A collapsed building in Haiti

Soon after January 12th, I found myself crossing the border into Haiti before dawn, in the midst of a vast convoy of lorries carrying relief supplies. It is just a two hour drive from the border to Port au Prince, and the outpouring of support from the public around the world for the worst natural disaster since the 2004 Tsunami was evident.

Staff from my charity, Progressio, had been working in support of local charities in Haiti and the neighbouring Dominican Republic before the earthquake happened. They immediately switched from long term work to emergency relief. Indeed, a hidden story of this emergency is the huge response made by such local organisations to the emergency: within the first week of the emergency, our partners had distributed emergency food to over 50,000 people, and treated thousands of medical cases. Because they were so close to the scene, they reached communities before many other major aid agencies.

I travelled out to the grounds of a ruined hospital in Leogane, at the epicentre of the quake, and met my colleague Raquel Casares and her health team. Working from tents, and with equipment salvaged from the ruins, they were treating hundreds of injuries every day. To get there we had driven through some thirty miles of flattened concrete buildings. Then on to a nearby school compound, where around thirty to forty children were sheltering under makeshift tents, assisted by church officials, without, at that stage, outside assistance, some ten days after the quake. We left them with some large tents, and agreed to send more supplies quickly from our distribution centre.

Discussions are now taking place about the future: how can Haiti be rebuilt, and how can this future be one that leaves Haiti stronger, less vulnerable, less poor? As these discussions develop, I am hearing one consistent message from Haitians themselves - that aid agencies need to be involving Haitians fully in decisions about the way forward. This is far harder than it sounds - in the face of such a catastrophe, our instinct is to work quickly, and consultation can feel overly time-consuming. And in Haiti, both government and the voluntary sector were never strong, and have now been decimated. But if we do not invest time and energy in consultation, we can quickly waste money; providing well-meant white elephants that won't last, because they aren't really what is wanted or needed. Fortunately, experienced aid agencies know that if we have the humility to ask questions, then we stand far more chance of helping Haiti find a sustainable future.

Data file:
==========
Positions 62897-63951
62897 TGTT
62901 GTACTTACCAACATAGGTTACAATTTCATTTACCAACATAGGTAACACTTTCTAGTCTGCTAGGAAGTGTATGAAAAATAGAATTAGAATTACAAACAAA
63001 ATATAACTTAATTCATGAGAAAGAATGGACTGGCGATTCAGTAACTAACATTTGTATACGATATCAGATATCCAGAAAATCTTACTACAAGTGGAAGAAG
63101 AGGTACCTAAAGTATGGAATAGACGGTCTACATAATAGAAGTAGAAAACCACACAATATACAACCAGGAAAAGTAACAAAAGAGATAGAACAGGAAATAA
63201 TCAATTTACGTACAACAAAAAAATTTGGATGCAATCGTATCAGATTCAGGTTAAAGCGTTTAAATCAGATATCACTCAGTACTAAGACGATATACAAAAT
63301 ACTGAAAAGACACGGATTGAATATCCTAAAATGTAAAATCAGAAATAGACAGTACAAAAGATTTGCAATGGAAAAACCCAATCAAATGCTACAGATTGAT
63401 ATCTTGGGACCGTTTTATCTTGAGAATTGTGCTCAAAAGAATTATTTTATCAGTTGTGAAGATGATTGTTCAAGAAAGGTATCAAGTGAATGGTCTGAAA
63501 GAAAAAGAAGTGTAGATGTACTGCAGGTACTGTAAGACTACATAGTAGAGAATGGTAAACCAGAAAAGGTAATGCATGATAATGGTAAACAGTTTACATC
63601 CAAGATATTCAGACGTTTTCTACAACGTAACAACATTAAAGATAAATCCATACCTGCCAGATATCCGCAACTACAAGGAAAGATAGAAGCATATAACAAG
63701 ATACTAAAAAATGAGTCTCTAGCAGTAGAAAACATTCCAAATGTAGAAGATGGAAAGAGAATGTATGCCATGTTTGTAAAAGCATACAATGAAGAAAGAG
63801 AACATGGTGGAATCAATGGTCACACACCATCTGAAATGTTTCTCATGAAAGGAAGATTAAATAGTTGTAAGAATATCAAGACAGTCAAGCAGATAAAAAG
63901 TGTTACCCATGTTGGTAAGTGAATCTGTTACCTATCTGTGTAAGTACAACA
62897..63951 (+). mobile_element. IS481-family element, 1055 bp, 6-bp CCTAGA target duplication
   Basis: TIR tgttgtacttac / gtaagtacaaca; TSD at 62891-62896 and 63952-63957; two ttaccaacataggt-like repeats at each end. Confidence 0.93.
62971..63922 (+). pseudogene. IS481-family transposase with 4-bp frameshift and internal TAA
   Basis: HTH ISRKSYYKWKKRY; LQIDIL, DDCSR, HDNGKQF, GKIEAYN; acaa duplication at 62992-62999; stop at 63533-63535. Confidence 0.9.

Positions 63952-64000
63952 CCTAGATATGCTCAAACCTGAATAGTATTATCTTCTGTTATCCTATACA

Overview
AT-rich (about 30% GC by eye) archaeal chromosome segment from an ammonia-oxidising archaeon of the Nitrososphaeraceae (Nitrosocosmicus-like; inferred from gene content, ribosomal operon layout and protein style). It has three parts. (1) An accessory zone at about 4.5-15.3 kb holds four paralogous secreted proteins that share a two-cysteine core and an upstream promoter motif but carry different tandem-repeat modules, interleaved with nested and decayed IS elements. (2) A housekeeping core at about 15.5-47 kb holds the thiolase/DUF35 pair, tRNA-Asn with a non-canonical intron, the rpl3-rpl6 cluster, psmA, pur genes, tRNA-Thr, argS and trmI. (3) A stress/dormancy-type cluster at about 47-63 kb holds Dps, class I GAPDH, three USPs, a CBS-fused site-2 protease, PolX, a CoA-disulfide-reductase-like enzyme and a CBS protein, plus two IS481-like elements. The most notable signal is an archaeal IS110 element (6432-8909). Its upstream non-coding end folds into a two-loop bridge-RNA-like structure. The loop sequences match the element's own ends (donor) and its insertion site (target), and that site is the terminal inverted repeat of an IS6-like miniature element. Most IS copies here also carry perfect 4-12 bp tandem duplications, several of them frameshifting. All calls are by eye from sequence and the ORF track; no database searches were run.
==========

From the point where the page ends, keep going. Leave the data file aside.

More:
In  Port au Prince, the Haitian head of the Jesuit seminary where we were staying (by necessity, in tents) held an evening meeting for those of us staying in the compound, aid workers, seminarians, and families of Haitian relief workers. As we stood together in the garden, in the dark, he asked us to hold hands, and say the Lord's prayer, each in our own language. What a challenge, in the midst of such meaningless horror, to be asked to pray in this way. And yet, we did.

Tim Aldred

Advocacy Manager



The Haiti disaster is just one sad phenomenon that has proved how vulnerable humans are to nature and this goes a long way to strengthen our belief in God's saving mercies.

On the other hand, I fully agree with the writer that pragmatic solutions on how to reconstruct Haiti lie with the Haitians themselves and any external support must be provided in cosultation with the people on the ground. That is the only way of truly empowering the affected for them to take charge of their own destiny without feeling oppressed or marginalised.

Joseph Aloo
DW / CSO Capacity Building Coordinator